The Poona Act, The Second World War and National Movement

By 1930, Dr Ambedkar had become a leader of national stature championing the cause of the depressed people of the country. While presenting a real picture of the condition of these people in the First Round Table Conference, he had demanded separate electorates for them.

On 16 August 1932 the British Prime Minister Ramsay MacDonald made an announcement, which came to be as the Communal Award. According to this award, the depressed classes were considered as a separate community and as such provisions were made for separate electorates for them.

Mahatma Gandhi protested against the Communal Award and went on a fast unto death in the Yeravada jail on 20 September 1932. Finally, an agreement was reached between Dr Ambedkar and Gandhi. This agreement came to be called as the Poona Pact. The British Government also approved of it.

Accordingly, 148 seats in different Provincial Legislatures were reserved for the Depressed Classes in place of 71 as provided in the Communal Award. The third Round Table Conference came to an end in 1932. The Congress once more did not take part in it. Nonetheless, in March 1933, the British Government issued a White Paper, which became the basis for the enactment of the Government of India Act, 1935.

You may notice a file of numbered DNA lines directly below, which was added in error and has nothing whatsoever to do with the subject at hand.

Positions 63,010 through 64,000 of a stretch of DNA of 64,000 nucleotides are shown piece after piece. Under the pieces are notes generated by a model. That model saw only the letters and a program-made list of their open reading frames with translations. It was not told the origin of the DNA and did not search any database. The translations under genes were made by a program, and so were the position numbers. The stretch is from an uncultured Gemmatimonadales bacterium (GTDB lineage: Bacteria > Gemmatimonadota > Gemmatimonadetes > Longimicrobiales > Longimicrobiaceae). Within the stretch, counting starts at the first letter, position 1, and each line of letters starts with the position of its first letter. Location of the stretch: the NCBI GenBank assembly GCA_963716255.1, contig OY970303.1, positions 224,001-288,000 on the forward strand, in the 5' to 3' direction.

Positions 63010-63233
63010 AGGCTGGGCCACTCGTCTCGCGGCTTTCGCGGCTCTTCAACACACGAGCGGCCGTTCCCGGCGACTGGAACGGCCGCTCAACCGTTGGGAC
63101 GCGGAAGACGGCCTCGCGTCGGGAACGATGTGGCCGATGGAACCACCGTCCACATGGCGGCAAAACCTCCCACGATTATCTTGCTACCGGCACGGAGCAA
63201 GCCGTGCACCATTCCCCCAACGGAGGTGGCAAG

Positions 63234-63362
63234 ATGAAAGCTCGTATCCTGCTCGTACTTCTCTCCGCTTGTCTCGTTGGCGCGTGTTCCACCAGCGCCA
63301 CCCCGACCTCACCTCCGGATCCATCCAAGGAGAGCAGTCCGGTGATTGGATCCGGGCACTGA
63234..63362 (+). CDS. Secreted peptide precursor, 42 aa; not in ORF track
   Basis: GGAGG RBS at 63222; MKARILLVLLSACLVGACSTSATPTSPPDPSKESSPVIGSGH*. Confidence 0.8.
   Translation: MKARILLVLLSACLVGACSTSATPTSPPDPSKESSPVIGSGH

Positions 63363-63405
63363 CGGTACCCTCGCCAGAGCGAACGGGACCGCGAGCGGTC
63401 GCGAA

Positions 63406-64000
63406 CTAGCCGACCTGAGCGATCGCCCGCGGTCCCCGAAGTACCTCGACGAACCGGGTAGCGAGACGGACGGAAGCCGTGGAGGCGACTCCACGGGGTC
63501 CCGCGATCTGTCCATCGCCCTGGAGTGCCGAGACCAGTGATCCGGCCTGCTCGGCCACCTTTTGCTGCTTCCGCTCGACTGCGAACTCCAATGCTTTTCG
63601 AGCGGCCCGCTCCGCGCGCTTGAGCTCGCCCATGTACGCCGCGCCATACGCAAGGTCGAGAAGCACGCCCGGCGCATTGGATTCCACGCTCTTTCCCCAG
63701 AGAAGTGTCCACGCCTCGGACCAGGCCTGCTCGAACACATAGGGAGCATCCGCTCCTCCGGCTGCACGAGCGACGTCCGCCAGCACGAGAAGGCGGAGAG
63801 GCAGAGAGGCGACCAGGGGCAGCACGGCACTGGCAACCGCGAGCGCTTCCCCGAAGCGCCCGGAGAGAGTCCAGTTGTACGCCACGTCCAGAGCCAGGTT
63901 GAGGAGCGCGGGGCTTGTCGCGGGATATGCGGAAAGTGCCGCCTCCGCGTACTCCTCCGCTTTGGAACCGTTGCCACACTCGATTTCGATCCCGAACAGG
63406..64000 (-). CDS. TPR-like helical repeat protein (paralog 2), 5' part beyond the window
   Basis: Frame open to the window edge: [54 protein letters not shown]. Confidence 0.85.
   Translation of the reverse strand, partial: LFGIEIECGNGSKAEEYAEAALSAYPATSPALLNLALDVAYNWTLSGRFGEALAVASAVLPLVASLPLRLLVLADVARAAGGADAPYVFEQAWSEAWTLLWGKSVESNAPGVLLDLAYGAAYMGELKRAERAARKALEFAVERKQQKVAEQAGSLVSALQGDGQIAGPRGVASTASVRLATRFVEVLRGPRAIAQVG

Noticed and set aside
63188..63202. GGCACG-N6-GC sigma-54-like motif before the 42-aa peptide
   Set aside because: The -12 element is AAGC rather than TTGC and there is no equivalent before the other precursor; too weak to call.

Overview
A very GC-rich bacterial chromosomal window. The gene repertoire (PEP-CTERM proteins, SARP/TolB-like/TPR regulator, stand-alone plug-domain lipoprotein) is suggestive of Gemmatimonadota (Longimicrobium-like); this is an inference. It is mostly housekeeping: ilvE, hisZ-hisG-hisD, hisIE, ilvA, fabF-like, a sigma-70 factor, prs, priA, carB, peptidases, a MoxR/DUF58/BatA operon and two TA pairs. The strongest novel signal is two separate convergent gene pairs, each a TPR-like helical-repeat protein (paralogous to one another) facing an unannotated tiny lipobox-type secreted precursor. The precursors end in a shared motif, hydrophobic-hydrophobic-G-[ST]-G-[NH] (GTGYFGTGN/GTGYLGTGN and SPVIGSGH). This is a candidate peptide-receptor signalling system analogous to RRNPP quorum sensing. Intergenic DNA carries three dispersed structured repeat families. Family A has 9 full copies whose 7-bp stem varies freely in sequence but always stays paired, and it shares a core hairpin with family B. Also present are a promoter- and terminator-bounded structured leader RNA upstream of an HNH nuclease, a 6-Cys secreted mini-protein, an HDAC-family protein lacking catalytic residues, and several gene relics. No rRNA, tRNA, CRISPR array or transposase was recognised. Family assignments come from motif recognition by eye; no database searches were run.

The Second World War and National Movement

In 1937 elections were held under the provisions of the Government of India Act of 1935. Congress Ministries were formed in seven states of India. On 1 September 1939 the Second World War broke out. The British Government without consulting the people of India involved the country in the war.

The Congress vehemently opposed it and as a mark of protest the Congress Ministries in the Provinces resigned on 12 December 1939. The Muslim League celebrated that day as the Deliverance Day. In March 1940 the Muslim League demanded the creation of Pakistan.

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